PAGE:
Red Sprites are Best Seen from Space Planet Earth is full of some truly awe-inspiring spectacles, but few are as intriguing as a sprite, which are officially known as a Transient Luminous Event (TLE) and consist of large-scale electric discharges that shoot upwards while occurring above the cloud tops in the Earth’s mesosphere at approximate altitudes of 50-90 km (31-56 mi). In October 2023, European Space Agency (ESA) astronaut, Dr. Andreas Mogensen, who is currently onboard the International Space Station (ISS) as Commander of the Expedition 70 mission, took an incredible image of a red sprite with the Davis camera as part of the Thor-DavisRead More →

How Can Astronauts Maintain Their Bodies With Minimal Equipment? Decades of research aboard the International Space Station (ISS) and other spacecraft in Low Earth Orbit (LEO) have shown that long-duration stays in microgravity will take a toll on human physiology. Among the most notable effects are muscle atrophy and bone density loss and effects on eyesight, blood flow, and cardiovascular health. However, as research like NASA’s Twin Study showed, the effects extend to organ function, psychological effects, and gene expression. Mitigating these effects is vital for future missions to the Moon, Mars, and other deep-space destinations. To reduce the impact of microgravity, astronauts aboard theRead More →

Will Wide Binaries Be the End of MOND? It’s a fact that many of us have churned out during public engagement events; that at least 50% of all stars are part of binary star systems. Some of them are simply stunning to look at, others present headaches with complex orbits in multiple star systems. Now it seems wide binary stars are starting to shake the foundations of physics as they question the very theory of gravity.  General relativity has been part of the foundation of modern physics since it was published by Albert Einstein in 1915. One of the challenges though is that, along withRead More →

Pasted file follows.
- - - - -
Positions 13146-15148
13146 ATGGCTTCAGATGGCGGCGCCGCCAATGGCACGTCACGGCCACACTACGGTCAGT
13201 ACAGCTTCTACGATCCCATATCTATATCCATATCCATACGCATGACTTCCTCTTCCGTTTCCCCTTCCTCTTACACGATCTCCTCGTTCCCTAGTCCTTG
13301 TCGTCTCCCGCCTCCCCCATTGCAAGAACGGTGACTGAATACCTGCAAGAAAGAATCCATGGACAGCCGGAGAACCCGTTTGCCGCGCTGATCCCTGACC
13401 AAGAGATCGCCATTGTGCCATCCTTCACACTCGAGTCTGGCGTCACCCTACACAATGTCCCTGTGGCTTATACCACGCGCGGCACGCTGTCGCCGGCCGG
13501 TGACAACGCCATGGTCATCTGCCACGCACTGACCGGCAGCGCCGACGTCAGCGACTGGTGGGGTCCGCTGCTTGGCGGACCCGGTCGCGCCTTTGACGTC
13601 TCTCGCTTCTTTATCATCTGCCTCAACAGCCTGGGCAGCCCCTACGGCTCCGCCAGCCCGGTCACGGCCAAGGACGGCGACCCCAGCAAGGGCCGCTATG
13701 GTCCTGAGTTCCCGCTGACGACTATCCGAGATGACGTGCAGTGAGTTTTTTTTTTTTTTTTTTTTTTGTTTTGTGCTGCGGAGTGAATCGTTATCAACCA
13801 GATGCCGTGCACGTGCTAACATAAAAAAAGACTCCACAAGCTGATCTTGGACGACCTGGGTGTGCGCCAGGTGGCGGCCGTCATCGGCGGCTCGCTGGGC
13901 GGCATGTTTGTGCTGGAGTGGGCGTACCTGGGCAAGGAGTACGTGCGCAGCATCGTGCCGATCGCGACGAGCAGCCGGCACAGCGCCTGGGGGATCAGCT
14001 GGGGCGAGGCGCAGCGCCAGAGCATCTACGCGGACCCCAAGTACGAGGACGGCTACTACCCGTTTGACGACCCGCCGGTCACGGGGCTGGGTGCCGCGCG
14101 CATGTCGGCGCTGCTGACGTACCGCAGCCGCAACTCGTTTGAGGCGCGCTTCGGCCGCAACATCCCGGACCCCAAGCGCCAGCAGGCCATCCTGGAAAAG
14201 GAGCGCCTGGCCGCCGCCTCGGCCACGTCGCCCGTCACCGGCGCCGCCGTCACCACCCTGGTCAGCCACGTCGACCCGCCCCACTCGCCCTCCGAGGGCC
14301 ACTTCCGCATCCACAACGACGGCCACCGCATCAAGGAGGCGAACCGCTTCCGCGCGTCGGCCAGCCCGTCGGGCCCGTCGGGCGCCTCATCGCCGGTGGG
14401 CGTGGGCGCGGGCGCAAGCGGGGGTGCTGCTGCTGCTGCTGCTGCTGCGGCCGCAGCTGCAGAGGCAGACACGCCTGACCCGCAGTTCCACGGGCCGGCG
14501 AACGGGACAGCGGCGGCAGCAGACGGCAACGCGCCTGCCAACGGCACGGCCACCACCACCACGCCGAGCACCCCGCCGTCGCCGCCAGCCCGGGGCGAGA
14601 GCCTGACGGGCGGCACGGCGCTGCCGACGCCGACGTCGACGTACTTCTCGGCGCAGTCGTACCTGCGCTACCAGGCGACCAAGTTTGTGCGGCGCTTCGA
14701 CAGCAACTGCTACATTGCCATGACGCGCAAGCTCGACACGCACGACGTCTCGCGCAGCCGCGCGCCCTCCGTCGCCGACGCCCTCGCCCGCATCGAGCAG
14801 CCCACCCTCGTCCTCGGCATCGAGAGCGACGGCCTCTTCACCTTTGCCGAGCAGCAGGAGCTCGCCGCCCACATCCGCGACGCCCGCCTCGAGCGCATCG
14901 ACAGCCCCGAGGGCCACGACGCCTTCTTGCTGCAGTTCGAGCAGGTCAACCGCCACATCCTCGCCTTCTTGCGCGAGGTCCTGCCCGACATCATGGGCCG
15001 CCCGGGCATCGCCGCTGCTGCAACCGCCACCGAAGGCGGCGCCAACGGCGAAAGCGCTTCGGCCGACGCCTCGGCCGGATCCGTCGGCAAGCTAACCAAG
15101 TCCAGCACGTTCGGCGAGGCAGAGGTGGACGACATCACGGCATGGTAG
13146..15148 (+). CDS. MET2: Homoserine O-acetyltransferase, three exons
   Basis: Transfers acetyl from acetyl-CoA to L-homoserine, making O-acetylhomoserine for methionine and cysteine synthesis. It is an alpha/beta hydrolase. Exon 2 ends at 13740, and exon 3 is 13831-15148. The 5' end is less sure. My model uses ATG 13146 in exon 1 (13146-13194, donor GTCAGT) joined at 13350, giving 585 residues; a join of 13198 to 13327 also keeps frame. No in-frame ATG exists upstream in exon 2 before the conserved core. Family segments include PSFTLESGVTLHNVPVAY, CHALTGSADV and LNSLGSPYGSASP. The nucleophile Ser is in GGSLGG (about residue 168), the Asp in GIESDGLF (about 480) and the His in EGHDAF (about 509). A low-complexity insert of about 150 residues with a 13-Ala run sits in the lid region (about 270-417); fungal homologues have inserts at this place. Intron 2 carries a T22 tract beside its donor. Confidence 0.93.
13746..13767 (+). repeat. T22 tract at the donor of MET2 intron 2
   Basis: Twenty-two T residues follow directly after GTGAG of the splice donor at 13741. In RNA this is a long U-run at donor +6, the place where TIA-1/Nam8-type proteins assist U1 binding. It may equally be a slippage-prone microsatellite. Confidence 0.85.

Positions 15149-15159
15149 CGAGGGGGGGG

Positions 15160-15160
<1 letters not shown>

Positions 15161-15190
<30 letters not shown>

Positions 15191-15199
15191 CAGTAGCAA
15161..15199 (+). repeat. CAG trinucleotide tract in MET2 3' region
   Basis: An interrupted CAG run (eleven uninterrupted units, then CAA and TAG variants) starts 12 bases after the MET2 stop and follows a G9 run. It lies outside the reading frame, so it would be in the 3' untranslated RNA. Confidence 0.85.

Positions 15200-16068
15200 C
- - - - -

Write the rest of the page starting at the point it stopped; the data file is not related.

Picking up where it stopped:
Tracking undetectable space junk Satellite and spacecraft operators may finally be able to detect small pieces of debris orbiting Earth using an approach proposed by researchers from the University of Michigan. Go to SourceRead More →

Europa Clipper Could Help Discover if Jupiter’s Moon is Habitable Since 1979, when the Voyager probes flew past Jupiter and its system of moons, scientists have speculated about the possibility of life within Europa. Based on planetary modeling, Europa is believed to be differentiated between a rocky and metallic core, an icy crust and mantle, and a warm water ocean up to 100 km (62 mi) in depth. Scientists theorize that this ocean is maintained by tidal flexing, where interaction with Jupiter’s powerful gravitational field leads to geological activity in Europa’s core and hydrothermal vents at the core-mantle boundary. Investigating the potential habitability of EuropaRead More →

NASA’s Interstellar Mapping Probe Prepares for a 2025 Launch Engineers at NASA have completed an important milestone in developing the Interstellar Mapping and Acceleration Probe (IMAP) spacecraft. It’s now moving from development and design to the assembly, testing, and integration phase, targeting a launch in late Spring 2025. After launch, the spacecraft will fly to the Earth-Sun L1 Lagrange Point and analyze how the Sun’s solar wind interacts with charged particles originating from outside the Solar System. IMAP will follow up on discoveries and insights from the two Voyager spacecraft and the Interstellar Boundary Explorer (IBEX) and will help investigate two of the most importantRead More →

A 10-billion-year, 50,000-light-year journey to a black hole A star near the supermassive black hole at the center of the Milky Way galaxy originated outside the galaxy according to a new study published in Proceedings of the Japan Academy, Series B. This is the first time a star of extragalactic origin has been found in the vicinity of the supermassive black hole. Go to SourceRead More →

Does Betelgeuse Even Rotate? Maybe Not Betelgeuse is the well known red giant star in the corner of Orion the hunter. The name translated in some languages means ‘armpit of the giant’ which I think of all the star names, is simply the best! Betelgeuse has been fascinating observers of late not only because it unexpectedly faded a few years ago but more recently a study shows it’s super fast rotational speed which is, when compared to other supergiants, is like nothing seen before.  One of the brightest stars in the northern hemisphere sky, in fact the tenth brightest, Betelgeuse has a stunning red colour.Read More →